Of mining and sin taxes
As anticipated, the eyes of the public will be focused on two major tax proposals by the Aquino Administration – mining and sin taxes.
Of course, the most proximate of legislative approval are the sin taxes who impose their higher taxes on goods which stoke vices such as cigaret-smoking and liquor-drinking.
Undoubtedly, sin tax measures are to rouse major objections from the floor of the House, especially since an exorbitant increase in taxes on tobacco and the ingredients in beer-making is sure to affect thousands of the population.
Not only the consumers. For example, smokers will certainly growl when they are forced to pay higher taxes on their cigarets. So with alcoholic beverages.
Of course, the people expect more from the President’s State of the Nation Address (SONA).
For example, they want to hear what he has done to curb the increase in the crime rate and mounting toll of victims of gunmen riding in tandem in many parts of the country. So with the increased incidence of crimes also victimizing foreign diplomats. These incidents do not push campaigns of “There’s more fun in the Philippines.”
And, of course, the crime that victimize foreign nationals in our midst, including foreign missionaries whose only fault is that they were trying to extend help to impoverished Filipinos.
Of course, the most anxious questions that they may wish to ask of the President are: What did he do to assure the arrest of such high-profile wanted men as Maj. Gen. Jovito Palparan, former Palawan Governor Joel Reyes, his brother, mayor of a Palawan town. And former Rep. Reuben Ecleo, and the latest missing big tycoon Delfin Lee of Aquatic Resources.
It is not so much that they have effectively disappeared, it is the fact that, in most instances, it seems that government officials seem to have lost their wishes to run them down as expected.
When such high-profile wanted men can so easily disappear and remain completely hidden, then what is the score for the average citizen?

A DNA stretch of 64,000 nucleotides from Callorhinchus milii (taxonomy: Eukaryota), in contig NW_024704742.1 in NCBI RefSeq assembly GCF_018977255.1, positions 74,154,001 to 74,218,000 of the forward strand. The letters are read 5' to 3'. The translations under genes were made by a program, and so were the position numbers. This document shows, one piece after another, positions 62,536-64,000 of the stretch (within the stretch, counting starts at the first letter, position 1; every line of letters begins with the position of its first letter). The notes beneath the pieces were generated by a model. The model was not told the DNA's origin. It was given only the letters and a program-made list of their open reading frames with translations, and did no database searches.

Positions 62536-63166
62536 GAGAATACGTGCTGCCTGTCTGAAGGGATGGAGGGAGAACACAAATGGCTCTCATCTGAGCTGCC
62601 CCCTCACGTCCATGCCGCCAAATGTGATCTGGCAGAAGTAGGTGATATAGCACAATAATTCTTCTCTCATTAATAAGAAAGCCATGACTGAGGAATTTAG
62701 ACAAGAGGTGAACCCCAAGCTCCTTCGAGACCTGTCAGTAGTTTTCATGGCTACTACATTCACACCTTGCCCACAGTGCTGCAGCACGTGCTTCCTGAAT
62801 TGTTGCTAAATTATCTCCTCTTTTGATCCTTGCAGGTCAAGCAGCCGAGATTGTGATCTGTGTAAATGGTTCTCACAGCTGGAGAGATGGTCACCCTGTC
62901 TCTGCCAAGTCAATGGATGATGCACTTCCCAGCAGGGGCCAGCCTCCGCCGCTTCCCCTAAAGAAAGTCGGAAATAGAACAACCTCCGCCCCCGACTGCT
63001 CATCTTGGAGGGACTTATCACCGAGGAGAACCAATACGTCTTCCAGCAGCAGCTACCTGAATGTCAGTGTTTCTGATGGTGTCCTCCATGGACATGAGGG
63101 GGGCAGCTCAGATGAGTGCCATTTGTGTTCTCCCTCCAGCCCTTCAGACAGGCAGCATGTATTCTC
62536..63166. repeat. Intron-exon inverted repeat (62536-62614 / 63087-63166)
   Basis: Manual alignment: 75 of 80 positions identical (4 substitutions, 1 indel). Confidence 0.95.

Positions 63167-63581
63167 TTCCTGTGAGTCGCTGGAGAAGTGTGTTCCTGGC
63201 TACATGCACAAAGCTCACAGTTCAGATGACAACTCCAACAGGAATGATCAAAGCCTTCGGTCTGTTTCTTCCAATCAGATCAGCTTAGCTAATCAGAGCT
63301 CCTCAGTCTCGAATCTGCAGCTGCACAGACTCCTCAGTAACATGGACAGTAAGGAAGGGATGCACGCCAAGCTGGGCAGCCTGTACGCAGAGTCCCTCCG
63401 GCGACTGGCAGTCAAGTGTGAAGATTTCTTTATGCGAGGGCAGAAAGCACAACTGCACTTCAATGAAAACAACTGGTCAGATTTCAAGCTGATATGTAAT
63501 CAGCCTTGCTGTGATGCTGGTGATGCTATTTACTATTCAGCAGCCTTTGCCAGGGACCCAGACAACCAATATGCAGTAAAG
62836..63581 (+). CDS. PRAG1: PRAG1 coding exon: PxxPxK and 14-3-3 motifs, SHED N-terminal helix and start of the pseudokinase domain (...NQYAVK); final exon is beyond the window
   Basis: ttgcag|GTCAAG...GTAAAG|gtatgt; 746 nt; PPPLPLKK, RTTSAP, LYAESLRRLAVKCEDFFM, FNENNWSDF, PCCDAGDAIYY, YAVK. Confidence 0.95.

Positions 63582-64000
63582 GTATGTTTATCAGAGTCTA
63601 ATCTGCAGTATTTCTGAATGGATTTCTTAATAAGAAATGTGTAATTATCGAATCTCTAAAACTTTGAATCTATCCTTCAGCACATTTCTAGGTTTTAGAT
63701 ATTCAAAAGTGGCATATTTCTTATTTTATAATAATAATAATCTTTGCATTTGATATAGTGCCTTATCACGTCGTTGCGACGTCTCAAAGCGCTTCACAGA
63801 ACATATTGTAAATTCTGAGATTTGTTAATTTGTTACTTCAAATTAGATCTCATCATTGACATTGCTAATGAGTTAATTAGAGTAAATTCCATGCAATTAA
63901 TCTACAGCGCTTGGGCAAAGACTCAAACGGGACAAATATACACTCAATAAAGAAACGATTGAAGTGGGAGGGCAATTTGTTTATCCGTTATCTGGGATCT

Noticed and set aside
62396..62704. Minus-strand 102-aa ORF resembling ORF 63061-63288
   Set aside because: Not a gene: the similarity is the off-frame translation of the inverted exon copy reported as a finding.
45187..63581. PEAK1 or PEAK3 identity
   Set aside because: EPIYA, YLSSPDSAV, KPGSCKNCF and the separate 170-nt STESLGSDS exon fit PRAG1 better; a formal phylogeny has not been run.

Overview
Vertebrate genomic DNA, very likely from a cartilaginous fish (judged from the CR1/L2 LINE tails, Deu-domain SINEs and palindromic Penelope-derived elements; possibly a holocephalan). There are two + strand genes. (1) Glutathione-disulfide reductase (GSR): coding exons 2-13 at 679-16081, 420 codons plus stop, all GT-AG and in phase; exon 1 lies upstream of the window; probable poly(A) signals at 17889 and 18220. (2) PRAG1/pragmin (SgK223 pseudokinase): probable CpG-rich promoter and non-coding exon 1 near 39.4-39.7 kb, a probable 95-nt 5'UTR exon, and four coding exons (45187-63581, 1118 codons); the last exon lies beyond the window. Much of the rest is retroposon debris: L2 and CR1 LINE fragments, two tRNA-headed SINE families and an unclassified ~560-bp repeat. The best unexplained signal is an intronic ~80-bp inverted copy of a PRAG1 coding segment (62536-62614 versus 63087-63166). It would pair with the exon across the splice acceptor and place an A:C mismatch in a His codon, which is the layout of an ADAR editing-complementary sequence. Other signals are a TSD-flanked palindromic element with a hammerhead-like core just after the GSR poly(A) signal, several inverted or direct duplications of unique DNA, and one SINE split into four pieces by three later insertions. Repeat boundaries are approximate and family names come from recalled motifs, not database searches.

Then there is also the mounting number of cases of crimes involving members of the police force.
These include crimes committed by dismissed police or military officers.
The average citizen may be given the comforting thought that the President has given the marching orders to DILG Secretary Jesse Robredo and PNP Chief N. Bartolome. The question is, what is the latest progress report on what he had directed them to do?
True, the government has been busy filing cases against suspected corrupt officials. The problem, however, is that there are a lot more big cases that require a crackdown by the government.
Admittedly, the public trust in the Aquino administration has remained high as borne out by survey results. But we must also admit that there has been an upsurge of those becoming more critical of government inaction, especially in human rights violations and the failure to address the problem of unemployment.
While we glory in the volume of dollar remittances by our OFW’s, there seems to have been no determined effort to bare new employment opportunities here in the country. So, we are reduced to seeing more and more of our trained manpower going abroad to find better-paying jobs.
Yesterday, I saw the wife of my driver go back to Singapore to seek another employment extension. Despite the fact that she would have wanted to stay behind for their six-year old child, there was no job she can find here that could compensate adequately.
It’s nice to hear glowing reports about how we have successfully warded off tensions in the West Philippine Sea. But they are of no importance to the average citizen who only hopes for a well-paying job or source of income.
What we need are proposals on how to solve the problem of unemployment, how to accelerate the crackdown on corruption, and to send to jail high profile wanted men.
Instead, we are presented the possibility of renewed scrambles by political parties or coalitions for favored positions in government. So that we are going to be entertained by the political struggle by the moneyed classes for the few positions available.
So, let the circus go on, while the nation burns down.*
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